Mumbai: The diocesan fund helps the poor pay their healthcare costs

The solidarity of Catholic families is helping more than 2,000 people unable to pay for hospital care. The Corpus Fund was set up by Auxiliary Bishop Emeritus Percival Fernandez who today celebrated the 20th anniversary of his episcopal ordination.

Apr 22, 2021

By Nirmala Carvalho
Poor families in Mumbai who might otherwise not be able to pay for healthcare costs are helped by the generosity of other Catholic families through the Corpus Fund of the Archdiocese of Bombay.

This financial plan is a beautiful gift the Auxiliary Bishop Emeritus, Mgr Percival Fernandez, left to the great metropolis. Today, the prelate celebrated the 20th anniversary of his episcopal ordination.

The Corpus Fund was set up on 1 March 2006 based on an idea Bishop Fernandez had when confronted with the urgent need of so many poor families unable to pay their hospitalisation and other medical bills.

“I got it [the fund] off the ground putting 10,000 rupees into it and inviting families in the archdiocese to contribute. Over the years, we raised 130 million rupees (.6 million),” said the bishop.

In 15 years of activity, the Corpus Fund has responded to 58,000 appeals from families in difficulty. Currently, some 2,016 are still supported thanks to donations.

The outreach initiative is entirely the work of volunteers, starting with parish priests who receive reports about needy cases and direct the people involved to the Fund with the related health documentation.

The Archdiocese’s finance office manages the Fund. Each family is entitled to maximum assistance of 750,000 rupees (US$ 10,000).

For his part, Bishop Fernandez, who is now 85, continues to personally follow the reports and relationships with donors, thanking them one by one.

“The Corpus Fund was my creation,” he explained, “and continues to be so. It needs motivation to work on more than 60,000 letters.”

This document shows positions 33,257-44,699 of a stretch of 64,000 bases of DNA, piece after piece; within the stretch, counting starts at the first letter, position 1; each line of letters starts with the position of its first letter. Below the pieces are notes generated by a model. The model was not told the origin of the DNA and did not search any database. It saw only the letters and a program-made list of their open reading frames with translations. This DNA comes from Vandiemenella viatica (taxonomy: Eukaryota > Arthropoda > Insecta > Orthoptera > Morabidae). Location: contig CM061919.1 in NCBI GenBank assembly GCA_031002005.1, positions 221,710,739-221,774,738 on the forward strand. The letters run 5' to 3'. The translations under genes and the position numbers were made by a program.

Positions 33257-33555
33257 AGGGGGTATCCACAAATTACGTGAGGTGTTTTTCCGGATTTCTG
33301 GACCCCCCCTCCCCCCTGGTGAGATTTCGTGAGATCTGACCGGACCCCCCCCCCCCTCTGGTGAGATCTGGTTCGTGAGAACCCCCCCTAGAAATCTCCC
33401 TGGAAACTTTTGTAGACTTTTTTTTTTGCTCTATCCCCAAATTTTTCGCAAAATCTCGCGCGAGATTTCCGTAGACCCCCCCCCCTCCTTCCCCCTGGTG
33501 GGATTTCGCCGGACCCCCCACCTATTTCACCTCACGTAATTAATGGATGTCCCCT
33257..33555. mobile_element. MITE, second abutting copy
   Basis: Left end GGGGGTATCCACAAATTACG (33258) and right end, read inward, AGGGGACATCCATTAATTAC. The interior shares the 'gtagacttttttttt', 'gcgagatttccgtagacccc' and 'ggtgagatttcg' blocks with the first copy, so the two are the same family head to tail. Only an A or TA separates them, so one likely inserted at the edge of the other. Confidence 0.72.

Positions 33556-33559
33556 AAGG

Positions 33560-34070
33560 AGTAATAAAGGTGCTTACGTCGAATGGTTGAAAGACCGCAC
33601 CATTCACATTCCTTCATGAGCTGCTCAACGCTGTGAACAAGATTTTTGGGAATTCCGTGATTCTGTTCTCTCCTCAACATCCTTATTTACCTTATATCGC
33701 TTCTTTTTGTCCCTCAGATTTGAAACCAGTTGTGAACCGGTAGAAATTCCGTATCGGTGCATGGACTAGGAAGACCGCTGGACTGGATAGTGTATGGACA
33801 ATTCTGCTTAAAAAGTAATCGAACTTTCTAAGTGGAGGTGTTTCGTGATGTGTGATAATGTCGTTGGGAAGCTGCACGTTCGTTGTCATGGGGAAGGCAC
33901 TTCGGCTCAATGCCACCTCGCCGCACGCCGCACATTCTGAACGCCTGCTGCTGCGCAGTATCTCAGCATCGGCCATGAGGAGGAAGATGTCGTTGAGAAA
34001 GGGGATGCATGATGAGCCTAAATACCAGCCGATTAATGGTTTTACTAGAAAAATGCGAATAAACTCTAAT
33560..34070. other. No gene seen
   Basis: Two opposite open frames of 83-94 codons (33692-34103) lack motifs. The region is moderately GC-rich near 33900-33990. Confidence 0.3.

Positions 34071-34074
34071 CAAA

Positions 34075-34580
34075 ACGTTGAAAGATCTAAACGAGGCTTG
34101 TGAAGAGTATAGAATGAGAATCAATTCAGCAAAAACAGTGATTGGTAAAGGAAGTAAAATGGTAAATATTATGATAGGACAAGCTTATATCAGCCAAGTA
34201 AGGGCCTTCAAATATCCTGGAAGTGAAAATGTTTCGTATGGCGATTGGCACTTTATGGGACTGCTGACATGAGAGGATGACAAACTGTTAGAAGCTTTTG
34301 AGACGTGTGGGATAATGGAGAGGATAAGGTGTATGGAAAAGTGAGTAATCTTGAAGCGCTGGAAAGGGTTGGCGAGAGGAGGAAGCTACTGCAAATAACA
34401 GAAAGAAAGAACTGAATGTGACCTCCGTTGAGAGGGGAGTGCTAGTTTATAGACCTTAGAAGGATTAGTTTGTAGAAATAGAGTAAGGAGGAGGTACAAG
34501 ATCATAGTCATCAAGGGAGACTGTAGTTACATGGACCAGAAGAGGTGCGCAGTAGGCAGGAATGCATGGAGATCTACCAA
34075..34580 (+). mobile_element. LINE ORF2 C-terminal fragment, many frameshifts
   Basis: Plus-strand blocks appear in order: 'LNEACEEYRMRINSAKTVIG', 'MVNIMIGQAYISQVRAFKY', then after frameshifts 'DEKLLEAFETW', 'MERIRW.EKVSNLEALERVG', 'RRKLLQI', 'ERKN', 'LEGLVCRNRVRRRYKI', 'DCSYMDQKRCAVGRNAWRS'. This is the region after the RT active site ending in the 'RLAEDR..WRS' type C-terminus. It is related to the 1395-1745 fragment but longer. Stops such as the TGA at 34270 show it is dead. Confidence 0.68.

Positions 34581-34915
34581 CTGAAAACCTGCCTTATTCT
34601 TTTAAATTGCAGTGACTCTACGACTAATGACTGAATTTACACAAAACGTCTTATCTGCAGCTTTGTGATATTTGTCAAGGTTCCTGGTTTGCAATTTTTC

Born in Mangalore in 1935, Bishop Fernandez was ordained priest for the Archdiocese of Bombay on 21 December 1960 at St Pius X College in Goregaon.

In 1978 Card Valerian Gracias sent him to Bangalore to join the administration of St John's Medical College, an institution of the Catholic Bishops' Conference of India (CBCI).

“Back then, it offered a BA and had a clinic with only 50 beds and no nursing school,” Bishop Fernandez noted. “When I left, 22 years later, it had become the St John's National Academy of Health Sciences, with a large 1,200-bed hospital.”

He returned to Mumbai on 21 April 2001 and was ordained auxiliary bishop by Cardinal Ivan Dias.

In 2002 he was also chosen as CBCI secretary general. About 10 years ago he retired from the post of auxiliary bishop because of age limits, but continues to personally follow the work of the Corpus Fund.

During the 1970s, Bishop Fernandez played a role in helping people affected by drought in Maharashtra, the crisis in Uganda and the refugee emergency in Bangladesh. The bishop is also a good painter.––Asia News

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